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From Joshua Stewart | July 18, 2018

Posted by Joshua Stewart on

Dear friends,

I tend to read much more prose than poetry, so while on Study Leave earlier this month I took some time to read some poetry.  I am always caught off guard by the power of a good poem.  Good poems demand to be read slowly.  They force you to walk with the words and join the rhythm of their art.  For this reason, I find poetry difficult to read because I cannot skim it, and I cannot fake it.  Well, on my poetry day during Study Leave, one poem that caught me off guard was “Manifesto: The Mad Farmer Liberation Front” by Wendell Berry.  In this brave poem, Berry challenges us:

So, friends, every day do something
that won’t compute.  Love the Lord.
Love the world.  Work for nothing.
Take all that you have and be poor.
Love someone who does not deserve it.

Reading this reminds me of our daily calling to follow Christ and love one another.  What could be more challenging?!  Doing something “that won’t compute” is such a playful and fascinating way to describe the nature of the risk of faith.  These words shake me up and wake me up.  They beckon me to think more and love deeper.  Berry goes on to end this remarkable poem with these words:

Be like the fox
who makes more tracks than necessary,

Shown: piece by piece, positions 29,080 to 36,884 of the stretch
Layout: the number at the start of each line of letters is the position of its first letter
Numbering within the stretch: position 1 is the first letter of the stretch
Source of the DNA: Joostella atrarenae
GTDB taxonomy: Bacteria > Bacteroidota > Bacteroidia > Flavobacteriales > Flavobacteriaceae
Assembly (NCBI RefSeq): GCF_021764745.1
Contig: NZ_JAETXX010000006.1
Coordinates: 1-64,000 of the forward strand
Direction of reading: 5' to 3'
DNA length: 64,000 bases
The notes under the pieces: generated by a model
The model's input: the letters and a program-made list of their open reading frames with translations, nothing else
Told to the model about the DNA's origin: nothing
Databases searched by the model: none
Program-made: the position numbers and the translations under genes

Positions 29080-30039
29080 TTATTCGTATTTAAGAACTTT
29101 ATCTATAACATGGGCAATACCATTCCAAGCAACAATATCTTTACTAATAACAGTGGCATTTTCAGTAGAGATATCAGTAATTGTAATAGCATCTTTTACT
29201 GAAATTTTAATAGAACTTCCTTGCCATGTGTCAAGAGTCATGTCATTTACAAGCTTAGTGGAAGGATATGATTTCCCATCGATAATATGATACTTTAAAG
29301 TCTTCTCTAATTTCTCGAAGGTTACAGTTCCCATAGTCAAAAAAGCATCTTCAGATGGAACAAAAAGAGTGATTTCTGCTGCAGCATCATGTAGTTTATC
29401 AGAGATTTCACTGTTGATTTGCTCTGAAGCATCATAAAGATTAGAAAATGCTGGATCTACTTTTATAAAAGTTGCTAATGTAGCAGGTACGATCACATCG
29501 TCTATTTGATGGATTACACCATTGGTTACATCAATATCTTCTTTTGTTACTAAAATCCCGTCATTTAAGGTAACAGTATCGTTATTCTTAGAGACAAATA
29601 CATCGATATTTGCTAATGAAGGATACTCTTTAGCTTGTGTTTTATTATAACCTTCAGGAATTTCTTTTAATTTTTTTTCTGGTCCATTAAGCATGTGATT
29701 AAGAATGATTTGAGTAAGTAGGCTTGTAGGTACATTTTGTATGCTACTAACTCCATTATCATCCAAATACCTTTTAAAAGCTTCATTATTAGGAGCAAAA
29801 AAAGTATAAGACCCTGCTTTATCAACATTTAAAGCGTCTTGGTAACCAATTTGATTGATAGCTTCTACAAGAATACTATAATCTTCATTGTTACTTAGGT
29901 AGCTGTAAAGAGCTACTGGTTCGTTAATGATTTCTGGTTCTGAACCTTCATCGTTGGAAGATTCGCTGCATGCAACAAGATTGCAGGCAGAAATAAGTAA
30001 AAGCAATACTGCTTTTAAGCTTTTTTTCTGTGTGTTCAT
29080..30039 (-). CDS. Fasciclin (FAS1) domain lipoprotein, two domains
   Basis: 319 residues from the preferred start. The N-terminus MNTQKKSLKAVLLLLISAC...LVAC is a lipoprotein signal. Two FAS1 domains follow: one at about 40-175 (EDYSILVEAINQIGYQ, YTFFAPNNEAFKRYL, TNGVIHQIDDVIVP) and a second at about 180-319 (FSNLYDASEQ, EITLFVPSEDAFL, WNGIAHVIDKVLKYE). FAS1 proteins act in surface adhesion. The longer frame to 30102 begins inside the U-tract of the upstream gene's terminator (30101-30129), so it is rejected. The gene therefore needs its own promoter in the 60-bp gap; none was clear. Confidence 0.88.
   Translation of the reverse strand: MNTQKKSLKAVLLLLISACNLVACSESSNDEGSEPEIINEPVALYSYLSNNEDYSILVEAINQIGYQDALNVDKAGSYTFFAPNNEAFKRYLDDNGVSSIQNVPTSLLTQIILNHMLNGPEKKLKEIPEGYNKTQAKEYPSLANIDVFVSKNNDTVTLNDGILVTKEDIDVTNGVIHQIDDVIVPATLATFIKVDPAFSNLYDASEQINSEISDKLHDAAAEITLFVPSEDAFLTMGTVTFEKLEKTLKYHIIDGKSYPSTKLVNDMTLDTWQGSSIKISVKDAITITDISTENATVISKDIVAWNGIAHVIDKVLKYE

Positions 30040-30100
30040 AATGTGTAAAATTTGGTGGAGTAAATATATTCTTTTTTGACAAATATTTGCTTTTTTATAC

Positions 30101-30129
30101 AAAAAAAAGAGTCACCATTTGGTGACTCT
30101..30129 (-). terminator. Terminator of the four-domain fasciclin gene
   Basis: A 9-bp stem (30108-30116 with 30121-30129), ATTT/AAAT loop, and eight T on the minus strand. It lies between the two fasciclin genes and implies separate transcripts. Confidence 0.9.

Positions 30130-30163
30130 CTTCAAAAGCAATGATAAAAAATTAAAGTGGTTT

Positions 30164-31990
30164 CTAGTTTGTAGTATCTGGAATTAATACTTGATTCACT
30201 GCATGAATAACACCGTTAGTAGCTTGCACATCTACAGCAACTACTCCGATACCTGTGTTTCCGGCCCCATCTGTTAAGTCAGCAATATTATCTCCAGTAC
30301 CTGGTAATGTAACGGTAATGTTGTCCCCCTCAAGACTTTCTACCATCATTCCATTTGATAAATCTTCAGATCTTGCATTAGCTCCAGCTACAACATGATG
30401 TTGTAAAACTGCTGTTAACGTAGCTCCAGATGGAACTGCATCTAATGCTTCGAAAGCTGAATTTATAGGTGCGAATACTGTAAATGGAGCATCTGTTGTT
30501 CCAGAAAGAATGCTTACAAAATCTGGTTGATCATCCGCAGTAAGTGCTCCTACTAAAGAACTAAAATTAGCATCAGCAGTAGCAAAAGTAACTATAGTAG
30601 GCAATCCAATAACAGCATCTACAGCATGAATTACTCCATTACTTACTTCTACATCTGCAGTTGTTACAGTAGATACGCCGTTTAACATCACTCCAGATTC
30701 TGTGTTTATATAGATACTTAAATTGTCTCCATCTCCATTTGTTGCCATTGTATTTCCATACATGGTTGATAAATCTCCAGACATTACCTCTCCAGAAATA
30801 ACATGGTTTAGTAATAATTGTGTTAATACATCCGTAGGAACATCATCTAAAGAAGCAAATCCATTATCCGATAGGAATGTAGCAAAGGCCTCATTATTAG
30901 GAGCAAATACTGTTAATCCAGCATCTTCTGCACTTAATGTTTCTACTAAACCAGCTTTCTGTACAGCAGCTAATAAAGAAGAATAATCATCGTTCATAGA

some in the wrong direction. 
Practice resurrection.

Someone once said that this life of faith is like a constant loop of taking two steps forward and one step back, over and over again.  I don’t know about you, but I sure relate to this.  For all the little victories along the way, there are always plenty of failures to bring me back to reality.  This idea of making “more tracks than necessary” is a great way of describing our journey of faith together.  Living by faith and not by sight means that we will miss the mark and make mistakes.  We don’t always get it right, but we keep at it. 

Today, let go of whatever is holding you back.  Whether it is guilt or shame or perfectionism or the need to be right or whatever, let it go.  “Love the Lord.”  Keep trying.  Keep loving.  And, as Berry puts it, “Practice resurrection.”

Keep on keeping on,

Josh

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